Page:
As Facebook makes more and more tweaks to its news feed algorithm, you slowly look at the situation and wonder whether Facebook is the definite certainty it was for businesses say two to three years ago. You might say, perhaps, that anyone who isn’t in that space by now has missed the boat, and you might be right, but what does 2015 mean for someone who perhaps went into
Facebook without money, while not impossible in 2015, is extremely difficult. Chances are if you don’t have a page that already has a big following and one that is performing well, doing it for free starting now is going to be a fruitless exercise. Facebook’s latest development , to deemphasise promotional posts in favour of ones that are more friendly is a number that can be viewed in a number of different ways depending on how cynical you are.
Facebook’s model has undoubtedly moved towards trying to make brands pay more for their exposure. When you look at organic page reach, Facebook are undoubtedly correct that the ratio of page posts to friends posts has swung violently in the last few years – so the focus became on if you want to get in front of users in volume, you either have to post “great content” (a phrase said far, far more often than it’s ever achieved) or you have to pay to “boost” posts. Quite what would happen if every page tried it at the same time is unclear, but much like there being a far bigger amount of digital money than real money in the world – the assumption is it would never come to that.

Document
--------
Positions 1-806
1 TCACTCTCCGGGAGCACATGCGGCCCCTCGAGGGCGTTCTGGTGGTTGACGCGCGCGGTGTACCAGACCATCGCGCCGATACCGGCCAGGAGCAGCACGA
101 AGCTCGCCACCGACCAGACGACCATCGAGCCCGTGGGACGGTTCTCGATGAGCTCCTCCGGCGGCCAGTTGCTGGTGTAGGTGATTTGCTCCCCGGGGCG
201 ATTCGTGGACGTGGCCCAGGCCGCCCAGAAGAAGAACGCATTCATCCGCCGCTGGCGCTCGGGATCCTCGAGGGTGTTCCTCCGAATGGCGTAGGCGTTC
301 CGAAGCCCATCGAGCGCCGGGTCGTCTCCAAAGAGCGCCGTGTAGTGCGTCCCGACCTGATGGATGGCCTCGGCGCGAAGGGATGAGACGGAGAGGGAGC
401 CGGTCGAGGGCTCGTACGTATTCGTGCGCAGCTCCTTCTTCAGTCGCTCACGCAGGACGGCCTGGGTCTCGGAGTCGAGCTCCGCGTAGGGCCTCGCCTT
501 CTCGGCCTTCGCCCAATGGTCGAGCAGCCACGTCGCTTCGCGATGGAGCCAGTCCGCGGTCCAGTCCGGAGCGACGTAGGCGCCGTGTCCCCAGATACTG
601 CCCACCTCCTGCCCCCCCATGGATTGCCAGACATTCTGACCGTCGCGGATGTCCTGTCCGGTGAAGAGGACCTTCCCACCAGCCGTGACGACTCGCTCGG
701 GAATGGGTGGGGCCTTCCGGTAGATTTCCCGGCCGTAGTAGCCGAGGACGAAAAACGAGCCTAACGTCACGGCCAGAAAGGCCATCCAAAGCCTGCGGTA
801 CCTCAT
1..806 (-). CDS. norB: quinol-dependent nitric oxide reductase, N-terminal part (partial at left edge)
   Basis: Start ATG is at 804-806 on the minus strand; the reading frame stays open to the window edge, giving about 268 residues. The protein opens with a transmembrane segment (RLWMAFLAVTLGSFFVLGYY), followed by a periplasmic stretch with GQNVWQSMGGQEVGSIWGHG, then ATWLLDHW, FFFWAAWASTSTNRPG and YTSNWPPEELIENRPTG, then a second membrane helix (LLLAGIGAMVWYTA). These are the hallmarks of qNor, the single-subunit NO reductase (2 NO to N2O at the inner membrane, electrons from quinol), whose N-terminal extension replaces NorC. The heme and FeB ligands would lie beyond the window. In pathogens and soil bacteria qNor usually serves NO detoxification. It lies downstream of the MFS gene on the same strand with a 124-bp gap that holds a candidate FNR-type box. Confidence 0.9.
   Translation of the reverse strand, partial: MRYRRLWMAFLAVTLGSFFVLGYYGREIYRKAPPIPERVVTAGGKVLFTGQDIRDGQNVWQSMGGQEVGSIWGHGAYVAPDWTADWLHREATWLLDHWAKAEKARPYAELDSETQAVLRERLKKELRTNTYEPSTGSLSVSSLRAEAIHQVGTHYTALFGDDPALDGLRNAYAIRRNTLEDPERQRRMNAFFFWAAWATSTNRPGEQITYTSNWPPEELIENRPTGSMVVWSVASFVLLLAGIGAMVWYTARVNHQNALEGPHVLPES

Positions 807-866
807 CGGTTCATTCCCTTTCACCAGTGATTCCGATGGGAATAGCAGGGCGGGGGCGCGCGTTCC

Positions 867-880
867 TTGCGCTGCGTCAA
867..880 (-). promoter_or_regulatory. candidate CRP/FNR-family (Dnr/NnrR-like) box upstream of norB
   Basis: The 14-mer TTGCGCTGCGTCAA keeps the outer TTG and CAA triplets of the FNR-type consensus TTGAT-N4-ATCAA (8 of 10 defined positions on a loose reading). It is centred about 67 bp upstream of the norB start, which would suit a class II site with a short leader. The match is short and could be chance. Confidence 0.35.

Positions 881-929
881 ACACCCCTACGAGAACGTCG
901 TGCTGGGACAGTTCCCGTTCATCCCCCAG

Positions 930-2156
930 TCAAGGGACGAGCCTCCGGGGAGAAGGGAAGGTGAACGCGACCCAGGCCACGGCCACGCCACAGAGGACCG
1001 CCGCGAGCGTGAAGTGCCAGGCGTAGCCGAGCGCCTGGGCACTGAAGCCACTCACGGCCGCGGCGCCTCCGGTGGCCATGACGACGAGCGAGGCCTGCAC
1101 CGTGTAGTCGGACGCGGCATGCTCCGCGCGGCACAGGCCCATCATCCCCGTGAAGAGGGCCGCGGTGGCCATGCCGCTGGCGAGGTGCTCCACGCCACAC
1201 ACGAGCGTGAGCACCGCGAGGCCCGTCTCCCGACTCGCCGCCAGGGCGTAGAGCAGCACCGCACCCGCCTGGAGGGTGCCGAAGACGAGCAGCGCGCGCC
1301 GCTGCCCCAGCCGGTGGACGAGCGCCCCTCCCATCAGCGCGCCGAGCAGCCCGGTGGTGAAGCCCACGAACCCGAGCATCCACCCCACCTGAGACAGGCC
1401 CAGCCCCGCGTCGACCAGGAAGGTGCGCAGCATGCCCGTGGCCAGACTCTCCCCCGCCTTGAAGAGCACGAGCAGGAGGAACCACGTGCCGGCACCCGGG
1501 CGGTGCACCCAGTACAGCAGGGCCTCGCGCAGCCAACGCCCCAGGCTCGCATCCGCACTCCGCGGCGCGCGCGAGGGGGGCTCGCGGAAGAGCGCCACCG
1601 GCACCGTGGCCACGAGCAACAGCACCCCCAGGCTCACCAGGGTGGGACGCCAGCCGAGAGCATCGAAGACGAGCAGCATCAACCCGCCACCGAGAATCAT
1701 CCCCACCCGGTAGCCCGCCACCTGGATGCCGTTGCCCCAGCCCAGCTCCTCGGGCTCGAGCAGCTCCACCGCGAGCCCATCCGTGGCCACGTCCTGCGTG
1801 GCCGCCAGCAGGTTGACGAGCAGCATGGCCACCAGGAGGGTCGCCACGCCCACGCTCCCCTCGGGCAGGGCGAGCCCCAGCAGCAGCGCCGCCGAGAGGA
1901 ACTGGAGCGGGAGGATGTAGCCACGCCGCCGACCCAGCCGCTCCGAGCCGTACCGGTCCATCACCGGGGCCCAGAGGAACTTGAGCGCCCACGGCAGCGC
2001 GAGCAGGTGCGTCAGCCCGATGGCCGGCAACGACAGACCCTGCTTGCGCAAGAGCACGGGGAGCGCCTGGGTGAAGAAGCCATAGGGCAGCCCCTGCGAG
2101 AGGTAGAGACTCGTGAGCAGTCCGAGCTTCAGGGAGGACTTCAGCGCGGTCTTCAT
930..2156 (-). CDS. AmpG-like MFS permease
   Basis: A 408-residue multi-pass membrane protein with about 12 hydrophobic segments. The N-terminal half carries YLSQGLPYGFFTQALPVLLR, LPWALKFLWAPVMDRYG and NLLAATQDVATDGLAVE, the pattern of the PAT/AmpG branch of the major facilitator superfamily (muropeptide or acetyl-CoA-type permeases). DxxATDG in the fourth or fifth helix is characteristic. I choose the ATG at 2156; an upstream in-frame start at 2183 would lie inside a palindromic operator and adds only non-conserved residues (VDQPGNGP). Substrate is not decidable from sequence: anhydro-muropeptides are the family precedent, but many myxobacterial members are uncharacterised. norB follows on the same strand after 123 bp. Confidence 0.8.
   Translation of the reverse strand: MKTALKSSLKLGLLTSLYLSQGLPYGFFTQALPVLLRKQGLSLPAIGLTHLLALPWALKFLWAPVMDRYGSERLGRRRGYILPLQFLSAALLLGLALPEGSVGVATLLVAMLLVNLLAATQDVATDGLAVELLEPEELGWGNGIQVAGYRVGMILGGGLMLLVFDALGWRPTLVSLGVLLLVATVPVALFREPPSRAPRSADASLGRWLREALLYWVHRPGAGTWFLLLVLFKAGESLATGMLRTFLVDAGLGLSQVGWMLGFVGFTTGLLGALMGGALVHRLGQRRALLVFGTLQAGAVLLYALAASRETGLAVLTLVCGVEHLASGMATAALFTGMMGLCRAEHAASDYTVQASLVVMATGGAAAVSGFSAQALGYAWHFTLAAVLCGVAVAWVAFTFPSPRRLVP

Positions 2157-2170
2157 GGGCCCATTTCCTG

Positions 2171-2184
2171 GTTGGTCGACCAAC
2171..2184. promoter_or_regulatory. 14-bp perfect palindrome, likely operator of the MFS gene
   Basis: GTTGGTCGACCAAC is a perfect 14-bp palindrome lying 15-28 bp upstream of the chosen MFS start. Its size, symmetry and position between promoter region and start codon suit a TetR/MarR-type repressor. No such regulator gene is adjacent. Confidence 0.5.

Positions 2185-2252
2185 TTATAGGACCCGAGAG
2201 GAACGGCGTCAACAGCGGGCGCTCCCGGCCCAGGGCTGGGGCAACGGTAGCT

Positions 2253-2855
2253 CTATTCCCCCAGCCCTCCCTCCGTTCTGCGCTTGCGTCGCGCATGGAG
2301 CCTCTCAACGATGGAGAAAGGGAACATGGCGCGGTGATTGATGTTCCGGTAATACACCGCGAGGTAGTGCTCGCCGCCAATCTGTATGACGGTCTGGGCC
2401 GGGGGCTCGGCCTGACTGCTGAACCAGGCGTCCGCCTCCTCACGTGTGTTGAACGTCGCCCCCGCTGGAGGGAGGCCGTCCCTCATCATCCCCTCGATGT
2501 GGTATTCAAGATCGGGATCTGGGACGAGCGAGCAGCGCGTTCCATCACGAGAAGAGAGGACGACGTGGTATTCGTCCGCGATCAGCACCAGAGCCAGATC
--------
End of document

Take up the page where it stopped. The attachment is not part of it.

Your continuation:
So what are my options then, as a small or medium sized business wanting to make 2015 my year on Facebook? Well you’re going to need money – not necessarily a lot – but you will need some financial investment. Whether that’s to build a community, or get in front of a larger proportion of the audience you have. What is interesting, however, is that you can produce very good results from a very small spend if you can line things up correctly.
But what more businesses are quite rightly looking at Facebook for is an advertising platform. Honestly, this is more about what Facebook should be in 2015, and there’s a very real argument to differentiate between Facebook the social network and Facebook the advertising platform now. You can be extraordinarily successful on Facebook and never post a thing, if you aim is to drive traffic to your site, or convert to some other off-site goal.
Facebook is still a great tool in 2015, but it’s more intricate now. Whereas before you’d have had an almost one size fits all approach to things, now you need to more carefully consider what you want to get out of it, then adjust accordingly. Investment in “being more social” might not produce results now given that there’s a cost factor involved, but it can do if you have a good plan and a goal in mind. Its advert platform in many respects in unrivalled, and every business should have at least taken the time to understand what it could offer for them.